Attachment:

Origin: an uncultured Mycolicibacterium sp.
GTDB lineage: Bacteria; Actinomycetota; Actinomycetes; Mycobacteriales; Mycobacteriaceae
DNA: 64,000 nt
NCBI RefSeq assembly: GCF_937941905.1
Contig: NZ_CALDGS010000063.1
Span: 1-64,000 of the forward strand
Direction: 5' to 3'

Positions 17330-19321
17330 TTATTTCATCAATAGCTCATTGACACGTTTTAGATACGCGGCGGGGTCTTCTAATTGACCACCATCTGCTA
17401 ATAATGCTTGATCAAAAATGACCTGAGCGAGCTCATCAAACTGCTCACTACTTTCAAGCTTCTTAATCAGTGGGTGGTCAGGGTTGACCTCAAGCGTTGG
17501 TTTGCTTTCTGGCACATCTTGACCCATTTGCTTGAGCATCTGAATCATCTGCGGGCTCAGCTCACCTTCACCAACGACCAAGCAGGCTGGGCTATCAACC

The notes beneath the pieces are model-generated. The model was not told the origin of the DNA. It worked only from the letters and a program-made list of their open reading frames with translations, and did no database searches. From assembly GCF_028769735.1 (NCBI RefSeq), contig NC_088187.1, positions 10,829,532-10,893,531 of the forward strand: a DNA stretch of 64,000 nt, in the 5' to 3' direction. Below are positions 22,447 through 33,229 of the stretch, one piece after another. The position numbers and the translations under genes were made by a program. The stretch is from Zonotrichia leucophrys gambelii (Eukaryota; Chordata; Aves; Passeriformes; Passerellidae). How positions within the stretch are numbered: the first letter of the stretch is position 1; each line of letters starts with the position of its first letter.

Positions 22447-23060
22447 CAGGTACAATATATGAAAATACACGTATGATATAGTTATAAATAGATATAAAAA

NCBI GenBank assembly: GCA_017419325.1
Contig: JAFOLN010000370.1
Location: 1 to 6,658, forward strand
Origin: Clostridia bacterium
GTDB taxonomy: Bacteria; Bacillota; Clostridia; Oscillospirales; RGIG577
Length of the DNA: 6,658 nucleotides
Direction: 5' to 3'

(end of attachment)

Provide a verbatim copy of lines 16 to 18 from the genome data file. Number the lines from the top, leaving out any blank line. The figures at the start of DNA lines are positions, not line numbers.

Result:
Contig: JAFOLN010000370.1
Location: 1 to 6,658, forward strand
Origin: Clostridia bacterium